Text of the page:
Of special importance is Belkind’s focus on cultural policy as it manifests in the competing politics and discourses of resistance and of coexistence. She explores how music functions as a site of nation-building and resistance to the occupation among music institutions in the Occupied Territories, while in Israel, particularly in binational Palestinian-Jewish cities and towns, some institutions promote coexistence and shared models of citizenship through musical projects, showing how aesthetic models and performance contexts relate to larger political-discursive frames. The focus on resistance is further extended in a chapter about the different ways that music making is used to negotiate spatial and temporal boundaries — geographic, bureaucratic and somatic — imposed on Palestinians living under military occupation.
Belkind also explores the blurry boundaries of what she describes as “border zones” of expressive culture via the cultural politics of a binational city such as Jaffa, where fixed ethno-national divisions do not align with physical spaces nor individual identities, reminding us of the importance of providing comparative contexts to postcolonial studies and challenging the boundaries of teleological narratives that at times characterize scholarship on Israel and Palestine.
Why is this so important?
Because it opens up spaces for alternative imaginings of ethnic, civic, national and post-national identities, of resistance and coexistence (or co-resistance), and of the local and the global, that musically highlight the daily struggles of individuals and communities negotiating multiplex modalities of difference. Finally, her exploration of the lives and musics of Palestinians artists who are marginalized citizens (‘48s) highlights another kind of “border zone.” These artists perform multiple roles that may challenge or affirm, but always complicate, exclusivist nationalist paradigms and their associated artistic frames. By focusing in each chapter on different spatial, communal or personal geographies, Belkind weaves together a much larger puzzle of expressive culture in conflict, providing a textbook example of how sound studies, and music in particular, offer fresh sites for innovative and politically impactful research.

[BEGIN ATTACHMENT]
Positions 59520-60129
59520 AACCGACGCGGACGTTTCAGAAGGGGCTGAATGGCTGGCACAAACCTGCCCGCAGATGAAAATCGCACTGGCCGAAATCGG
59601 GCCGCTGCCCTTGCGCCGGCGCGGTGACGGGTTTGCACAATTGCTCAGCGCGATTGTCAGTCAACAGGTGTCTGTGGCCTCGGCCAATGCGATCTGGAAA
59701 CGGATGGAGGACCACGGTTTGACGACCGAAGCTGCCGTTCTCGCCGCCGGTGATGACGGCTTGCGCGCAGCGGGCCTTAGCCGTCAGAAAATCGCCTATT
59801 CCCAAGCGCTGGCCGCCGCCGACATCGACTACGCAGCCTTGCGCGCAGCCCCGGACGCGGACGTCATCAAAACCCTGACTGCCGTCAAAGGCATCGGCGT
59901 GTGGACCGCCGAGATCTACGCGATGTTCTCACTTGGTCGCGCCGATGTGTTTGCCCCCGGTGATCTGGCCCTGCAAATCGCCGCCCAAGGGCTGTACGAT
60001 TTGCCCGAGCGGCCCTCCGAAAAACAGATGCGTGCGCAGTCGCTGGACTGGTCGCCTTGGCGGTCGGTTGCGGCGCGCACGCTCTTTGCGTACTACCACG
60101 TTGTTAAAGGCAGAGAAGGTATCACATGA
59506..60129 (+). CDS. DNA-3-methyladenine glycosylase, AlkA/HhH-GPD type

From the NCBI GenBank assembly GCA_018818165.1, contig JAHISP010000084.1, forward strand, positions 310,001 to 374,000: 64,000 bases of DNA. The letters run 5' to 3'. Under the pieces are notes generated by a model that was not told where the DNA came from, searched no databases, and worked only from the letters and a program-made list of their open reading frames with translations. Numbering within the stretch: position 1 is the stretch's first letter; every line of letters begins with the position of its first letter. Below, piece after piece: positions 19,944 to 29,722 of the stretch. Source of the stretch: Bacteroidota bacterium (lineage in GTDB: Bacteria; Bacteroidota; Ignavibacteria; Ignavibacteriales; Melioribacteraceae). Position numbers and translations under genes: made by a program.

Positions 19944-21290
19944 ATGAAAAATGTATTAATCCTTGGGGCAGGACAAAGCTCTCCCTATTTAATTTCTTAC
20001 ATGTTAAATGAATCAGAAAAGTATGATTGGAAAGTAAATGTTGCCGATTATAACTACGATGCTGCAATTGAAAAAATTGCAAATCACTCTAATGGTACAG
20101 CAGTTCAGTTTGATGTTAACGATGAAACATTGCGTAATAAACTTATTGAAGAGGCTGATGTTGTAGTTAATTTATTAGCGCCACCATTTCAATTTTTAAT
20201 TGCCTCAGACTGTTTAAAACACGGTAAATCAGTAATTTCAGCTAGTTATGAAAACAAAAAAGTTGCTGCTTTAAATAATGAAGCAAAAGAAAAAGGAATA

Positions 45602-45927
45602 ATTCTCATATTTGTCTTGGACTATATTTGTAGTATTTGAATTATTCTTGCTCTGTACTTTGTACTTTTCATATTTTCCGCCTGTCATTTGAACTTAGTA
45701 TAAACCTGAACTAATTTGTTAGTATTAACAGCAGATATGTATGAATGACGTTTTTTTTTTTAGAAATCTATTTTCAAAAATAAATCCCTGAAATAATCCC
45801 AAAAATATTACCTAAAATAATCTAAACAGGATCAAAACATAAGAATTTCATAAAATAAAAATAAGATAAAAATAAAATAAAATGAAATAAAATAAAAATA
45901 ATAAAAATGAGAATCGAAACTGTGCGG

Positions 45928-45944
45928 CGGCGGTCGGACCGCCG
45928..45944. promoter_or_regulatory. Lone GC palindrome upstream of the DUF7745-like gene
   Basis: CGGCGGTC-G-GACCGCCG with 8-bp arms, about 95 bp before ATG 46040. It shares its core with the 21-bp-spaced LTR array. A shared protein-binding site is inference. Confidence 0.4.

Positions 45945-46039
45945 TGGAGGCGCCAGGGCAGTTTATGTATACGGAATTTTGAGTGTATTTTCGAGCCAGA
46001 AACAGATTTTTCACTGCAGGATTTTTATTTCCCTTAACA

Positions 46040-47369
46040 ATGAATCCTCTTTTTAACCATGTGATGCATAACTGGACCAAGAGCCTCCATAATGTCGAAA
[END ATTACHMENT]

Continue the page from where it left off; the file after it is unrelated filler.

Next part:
We see this right off the bat in the first two chapters. Chapter 1 focuses on Palestinian nation-making, resistance and conceptions of democracy as practiced at the Al-Kamandjâti conservatory and other cultural organizations in the West Bank. The reader is then implicitly invited to compare this to the dynamics of the musical politics of coexistence highlighted in Chapter 2 — as lived and practiced at the Jaffa Arab-Jewish Community Center’s choral projects. These projects invest and are invested in multicultural musical representations as a means of resolving tensions between Arabs and Jews in Israel, by showcasing and fostering more egalitarian models of citizenship. They occur against a backdrop of an exclusionary neo-Zionist trend that overwhelms the public sphere, as well as against Palestinian critiques of such projects.
Chapter 3 discusses the relationship between music, time and space in Occupied Palestine through exploring the role of music in the cultural remapping of the West Bank’s extremely confined spatial habitat, with case studies that include a concert that takes place at Qalandiya checkpoint; a tour that exemplifies what it takes to create and sustain cultural life in the shadow of the occupation’s colonial-styled bureaucracy; and finally, the ways in which the violence of the occupation and the discipline required for music making intersect in the mind and body of a single musician. Chapter 4 moves to Jaffa, a binational city that has sustained a colonization of long duration and that in the past few decades has been the neglected, Orientalized, yet fast-gentrifying-backyard of the municipality of Tel Aviv. The chapter focuses on how Jaffa engaged with the nationwide summer 2011 Israeli social protest movement — musically, sociopolitically and culturally — as voiced by the Jaffa-based hip hop collective System Ali.
Finally, the dissonances between spatial location, citizenship status and the political, ethical and musical alignments that such dissonances produce are discussed in the last chapter of the book, Chapter 5, which focuses on the lives and music of two Israeli Palestinian artists: Amal Murkus and Jowan Safadi. How these two amazing artists negotiate what Homi Bhabha has so presciently described as the “unhomeliness” of colonialism — which Belkind describes here as a sense of exile and strangerhood in one’s own home(land) — highlights the friction and frisson between art and identity for artists in a postcolonial minority situation. Another important contribution here is how she clarifies the nuances between these experiences inside Israel versus the Occupied Territories. While they are clearly part of the same larger system, they do function quite differently in many ways and Belkind shows why it’s important not to easily overlap them.